Kerberos [KNT94] is an authentication service developed by the Project Athena team at MIT, based on a 1978 paper by Needham and Schroeder [NS78]. The first general use version was version 4. Version 5, which addressed certain shortfalls in version 4, was released in 1994. Kerberos uses secret-key ciphers (see Question 2.1.2) for encryption and authentication. Version 4 could only use DES (see Section 3.2). Unlike a public-key authentication system, Kerberos does not produce digital signatures (see Question 2.2.2). Instead Kerberos was designed to authenticate requests for network resources rather than to authenticate authorship of documents. Thus, Kerberos does not provide for future third-party verification of documents.
In a Kerberos system, there is a designated site on each network, called the Kerberos server, which performs centralized key management and administrative functions. The server maintains a database containing the secret keys of all users, authenticates the identities of users, and distributes session keys to users and servers who wish to authenticate one another. Kerberos requires trust in a third party (the Kerberos server). If the server is compromised, the integrity of the whole system is lost. Public-key cryptography was designed precisely to avoid the necessity to trust third parties with secrets (see Question 2.2.1). Kerberos is generally considered adequate within an administrative domain; however across domains the more robust functions and properties of public-key systems are often preferred. There has been some developmental work in incorporating public-key cryptography into Kerberos [Gan95].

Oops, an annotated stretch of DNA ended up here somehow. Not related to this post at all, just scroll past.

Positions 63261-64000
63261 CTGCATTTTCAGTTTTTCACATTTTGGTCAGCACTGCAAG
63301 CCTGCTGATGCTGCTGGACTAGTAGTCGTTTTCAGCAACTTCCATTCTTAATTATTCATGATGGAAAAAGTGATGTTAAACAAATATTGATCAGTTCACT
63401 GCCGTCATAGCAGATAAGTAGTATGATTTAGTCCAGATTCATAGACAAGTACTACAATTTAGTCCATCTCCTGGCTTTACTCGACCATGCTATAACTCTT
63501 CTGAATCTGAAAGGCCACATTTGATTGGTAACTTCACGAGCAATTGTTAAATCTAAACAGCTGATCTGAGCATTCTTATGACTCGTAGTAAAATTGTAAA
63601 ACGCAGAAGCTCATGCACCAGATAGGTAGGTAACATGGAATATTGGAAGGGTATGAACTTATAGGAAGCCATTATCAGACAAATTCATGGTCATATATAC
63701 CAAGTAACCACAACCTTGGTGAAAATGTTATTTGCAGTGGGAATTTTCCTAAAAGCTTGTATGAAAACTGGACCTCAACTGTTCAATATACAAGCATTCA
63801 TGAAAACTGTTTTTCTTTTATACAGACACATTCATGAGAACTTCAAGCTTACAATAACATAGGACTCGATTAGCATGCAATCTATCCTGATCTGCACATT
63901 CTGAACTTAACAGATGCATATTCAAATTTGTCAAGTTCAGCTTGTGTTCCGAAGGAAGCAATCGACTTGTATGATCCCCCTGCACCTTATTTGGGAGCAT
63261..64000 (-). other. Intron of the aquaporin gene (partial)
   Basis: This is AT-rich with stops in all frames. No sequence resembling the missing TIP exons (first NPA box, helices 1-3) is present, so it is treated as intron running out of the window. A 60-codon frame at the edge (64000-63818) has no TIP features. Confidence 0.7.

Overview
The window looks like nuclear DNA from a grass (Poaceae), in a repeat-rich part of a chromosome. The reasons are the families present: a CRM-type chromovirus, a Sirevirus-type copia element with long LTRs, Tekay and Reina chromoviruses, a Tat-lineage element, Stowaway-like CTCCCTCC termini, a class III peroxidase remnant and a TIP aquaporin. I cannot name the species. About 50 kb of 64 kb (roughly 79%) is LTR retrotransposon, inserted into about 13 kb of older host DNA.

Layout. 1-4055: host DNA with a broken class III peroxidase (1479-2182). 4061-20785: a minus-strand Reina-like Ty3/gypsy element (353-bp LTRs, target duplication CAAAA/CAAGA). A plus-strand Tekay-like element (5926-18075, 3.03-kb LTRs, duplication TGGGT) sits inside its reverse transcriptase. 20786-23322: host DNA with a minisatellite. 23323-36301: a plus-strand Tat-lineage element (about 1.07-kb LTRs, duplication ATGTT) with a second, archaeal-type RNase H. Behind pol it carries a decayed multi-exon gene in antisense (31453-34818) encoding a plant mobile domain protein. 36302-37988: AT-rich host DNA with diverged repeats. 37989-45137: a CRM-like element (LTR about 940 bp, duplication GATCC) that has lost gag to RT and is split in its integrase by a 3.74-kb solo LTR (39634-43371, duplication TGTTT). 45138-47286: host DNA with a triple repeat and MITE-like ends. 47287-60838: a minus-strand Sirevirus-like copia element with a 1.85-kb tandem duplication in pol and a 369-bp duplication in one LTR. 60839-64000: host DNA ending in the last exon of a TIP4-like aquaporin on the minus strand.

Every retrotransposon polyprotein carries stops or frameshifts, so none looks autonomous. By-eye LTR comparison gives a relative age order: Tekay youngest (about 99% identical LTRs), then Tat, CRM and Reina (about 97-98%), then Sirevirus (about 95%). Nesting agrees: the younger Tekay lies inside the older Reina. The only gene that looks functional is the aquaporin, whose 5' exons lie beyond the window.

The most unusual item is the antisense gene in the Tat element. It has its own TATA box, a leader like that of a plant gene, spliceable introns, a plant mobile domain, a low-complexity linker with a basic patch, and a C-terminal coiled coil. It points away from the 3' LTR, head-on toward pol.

For detailed information on Kerberos, read ``The Kerberos Network Authentication Service (V5)'' (J. Kohl and C. Neuman, RFC 1510) at ftp://ftp.isi.edu/in-notes/rfc1510.txt.